For the second year in a row, smaller Chesapeake Bay dead zone forecast for the summer
For the second year in a row, a smaller than average “dead zone” is forecasted for this summer in the Chesapeake Bay. The forecast was released today and conducted by researchers from the Chesapeake Bay Program, University of Maryland, University of Michigan and U.S. Geological Survey. The dead zone is an area of little to no oxygen that forms when excess nutrients, including both nitrogen and phosphorus, enter the water through polluted runoff.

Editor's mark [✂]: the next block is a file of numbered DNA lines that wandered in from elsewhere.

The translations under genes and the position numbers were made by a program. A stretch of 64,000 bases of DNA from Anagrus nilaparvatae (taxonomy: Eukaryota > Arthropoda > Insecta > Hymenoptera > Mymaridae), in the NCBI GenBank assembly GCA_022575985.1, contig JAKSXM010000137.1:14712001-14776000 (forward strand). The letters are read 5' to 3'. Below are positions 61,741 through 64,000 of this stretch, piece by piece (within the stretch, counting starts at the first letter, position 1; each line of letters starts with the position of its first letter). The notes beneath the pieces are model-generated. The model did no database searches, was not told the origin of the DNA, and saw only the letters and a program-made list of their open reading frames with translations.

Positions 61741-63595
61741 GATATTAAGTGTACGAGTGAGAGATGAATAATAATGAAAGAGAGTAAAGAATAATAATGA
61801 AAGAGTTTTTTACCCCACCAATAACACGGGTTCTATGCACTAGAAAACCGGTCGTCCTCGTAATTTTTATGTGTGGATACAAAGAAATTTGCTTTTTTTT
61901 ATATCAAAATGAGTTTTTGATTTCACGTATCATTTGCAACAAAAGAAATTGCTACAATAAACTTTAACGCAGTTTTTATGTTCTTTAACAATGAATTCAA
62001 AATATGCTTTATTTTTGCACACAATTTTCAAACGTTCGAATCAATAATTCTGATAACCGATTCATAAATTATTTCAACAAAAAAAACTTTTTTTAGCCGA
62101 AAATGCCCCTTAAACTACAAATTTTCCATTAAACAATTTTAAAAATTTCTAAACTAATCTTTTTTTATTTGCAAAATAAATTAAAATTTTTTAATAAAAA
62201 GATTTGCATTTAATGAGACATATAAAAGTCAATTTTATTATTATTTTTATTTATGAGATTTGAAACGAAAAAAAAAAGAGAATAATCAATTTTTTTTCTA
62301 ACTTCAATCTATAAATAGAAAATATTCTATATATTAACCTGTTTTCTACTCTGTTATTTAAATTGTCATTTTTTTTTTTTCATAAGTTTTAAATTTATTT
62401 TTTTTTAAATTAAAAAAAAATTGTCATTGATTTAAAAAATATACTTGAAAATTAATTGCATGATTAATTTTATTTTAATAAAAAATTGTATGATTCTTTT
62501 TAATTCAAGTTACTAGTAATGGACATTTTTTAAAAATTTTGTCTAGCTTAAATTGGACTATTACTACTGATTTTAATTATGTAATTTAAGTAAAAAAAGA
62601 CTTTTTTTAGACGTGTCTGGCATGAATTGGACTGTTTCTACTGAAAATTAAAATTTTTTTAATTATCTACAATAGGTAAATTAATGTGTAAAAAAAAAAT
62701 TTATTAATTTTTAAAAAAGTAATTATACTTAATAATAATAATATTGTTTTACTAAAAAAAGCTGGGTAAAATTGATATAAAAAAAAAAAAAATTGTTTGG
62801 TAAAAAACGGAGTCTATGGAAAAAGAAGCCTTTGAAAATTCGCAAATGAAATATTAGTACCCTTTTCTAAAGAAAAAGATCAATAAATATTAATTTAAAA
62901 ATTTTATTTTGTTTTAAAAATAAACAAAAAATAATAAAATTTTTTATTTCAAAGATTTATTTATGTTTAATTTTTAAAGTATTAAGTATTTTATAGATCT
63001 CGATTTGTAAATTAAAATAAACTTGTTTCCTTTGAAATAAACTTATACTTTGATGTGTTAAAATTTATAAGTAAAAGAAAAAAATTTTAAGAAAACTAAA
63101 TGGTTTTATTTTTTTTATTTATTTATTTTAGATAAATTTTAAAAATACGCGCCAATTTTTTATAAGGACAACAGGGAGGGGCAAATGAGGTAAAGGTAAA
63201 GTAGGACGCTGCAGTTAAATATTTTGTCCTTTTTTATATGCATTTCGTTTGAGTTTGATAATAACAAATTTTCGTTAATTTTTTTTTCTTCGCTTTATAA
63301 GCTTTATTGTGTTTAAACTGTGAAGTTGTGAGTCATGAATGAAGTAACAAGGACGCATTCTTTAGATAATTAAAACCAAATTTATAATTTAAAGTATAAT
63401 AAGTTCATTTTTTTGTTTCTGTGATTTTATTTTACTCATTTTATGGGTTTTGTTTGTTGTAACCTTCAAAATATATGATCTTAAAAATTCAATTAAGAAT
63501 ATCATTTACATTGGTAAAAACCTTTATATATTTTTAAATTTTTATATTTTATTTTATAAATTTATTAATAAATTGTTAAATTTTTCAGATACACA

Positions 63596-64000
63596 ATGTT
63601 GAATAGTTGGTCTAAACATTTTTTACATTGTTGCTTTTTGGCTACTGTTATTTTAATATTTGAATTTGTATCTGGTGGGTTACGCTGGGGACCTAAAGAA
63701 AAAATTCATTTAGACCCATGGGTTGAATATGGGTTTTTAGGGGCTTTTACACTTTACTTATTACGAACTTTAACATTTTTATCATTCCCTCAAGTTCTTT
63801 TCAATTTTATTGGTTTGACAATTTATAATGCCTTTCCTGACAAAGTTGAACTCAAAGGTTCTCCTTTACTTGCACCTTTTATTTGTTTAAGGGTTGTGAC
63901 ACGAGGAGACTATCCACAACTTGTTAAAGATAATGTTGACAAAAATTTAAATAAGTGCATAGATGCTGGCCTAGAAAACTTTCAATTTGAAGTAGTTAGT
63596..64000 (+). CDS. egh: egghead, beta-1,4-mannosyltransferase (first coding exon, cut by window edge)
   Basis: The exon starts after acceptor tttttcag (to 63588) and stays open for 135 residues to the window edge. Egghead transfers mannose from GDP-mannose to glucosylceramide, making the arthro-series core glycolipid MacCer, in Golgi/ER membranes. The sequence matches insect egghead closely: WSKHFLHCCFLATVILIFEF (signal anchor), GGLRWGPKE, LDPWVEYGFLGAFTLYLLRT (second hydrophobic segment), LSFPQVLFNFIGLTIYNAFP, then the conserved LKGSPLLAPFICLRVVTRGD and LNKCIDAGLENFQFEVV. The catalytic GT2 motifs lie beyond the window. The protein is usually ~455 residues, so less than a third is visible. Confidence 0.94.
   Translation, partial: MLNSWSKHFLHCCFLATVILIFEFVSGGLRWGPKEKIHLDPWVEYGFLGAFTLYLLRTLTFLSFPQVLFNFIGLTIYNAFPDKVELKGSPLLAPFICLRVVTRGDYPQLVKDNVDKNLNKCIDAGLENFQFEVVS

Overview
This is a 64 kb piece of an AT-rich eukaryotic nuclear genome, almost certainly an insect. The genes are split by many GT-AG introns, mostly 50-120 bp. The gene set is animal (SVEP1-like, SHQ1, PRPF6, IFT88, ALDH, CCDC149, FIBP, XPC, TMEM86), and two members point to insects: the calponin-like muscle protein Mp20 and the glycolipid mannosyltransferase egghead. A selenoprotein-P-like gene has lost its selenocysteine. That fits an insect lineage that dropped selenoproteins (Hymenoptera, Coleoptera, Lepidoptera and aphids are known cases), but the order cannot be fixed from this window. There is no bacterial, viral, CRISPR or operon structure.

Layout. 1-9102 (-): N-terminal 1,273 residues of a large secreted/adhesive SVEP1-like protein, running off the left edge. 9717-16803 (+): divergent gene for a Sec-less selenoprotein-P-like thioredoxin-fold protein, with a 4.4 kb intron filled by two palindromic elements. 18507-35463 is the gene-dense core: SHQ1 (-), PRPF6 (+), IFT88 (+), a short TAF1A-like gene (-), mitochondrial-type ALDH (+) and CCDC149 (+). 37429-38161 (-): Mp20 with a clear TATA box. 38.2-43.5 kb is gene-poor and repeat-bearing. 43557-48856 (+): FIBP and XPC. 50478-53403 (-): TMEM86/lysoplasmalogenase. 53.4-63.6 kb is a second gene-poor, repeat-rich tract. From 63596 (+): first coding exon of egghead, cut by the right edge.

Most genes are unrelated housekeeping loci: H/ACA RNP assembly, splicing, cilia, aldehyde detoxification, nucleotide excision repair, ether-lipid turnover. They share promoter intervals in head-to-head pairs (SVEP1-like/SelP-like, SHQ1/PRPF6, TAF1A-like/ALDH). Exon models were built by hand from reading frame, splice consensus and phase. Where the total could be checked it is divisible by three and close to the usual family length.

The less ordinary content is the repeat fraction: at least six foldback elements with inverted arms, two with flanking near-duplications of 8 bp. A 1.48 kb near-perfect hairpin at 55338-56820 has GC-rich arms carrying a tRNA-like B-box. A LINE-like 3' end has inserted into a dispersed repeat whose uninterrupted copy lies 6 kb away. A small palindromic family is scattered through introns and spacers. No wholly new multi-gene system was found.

The forecast for a smaller than average dead zone is due to reduced river flows entering the Chesapeake Bay this spring, as well as less nutrient and sediment pollution from management actions taken across the watershed to improve water quality.
The USGS works with partners to monitor nutrients and river flow in the Chesapeake Bay watershed and provided data that contributed to the forecast models.
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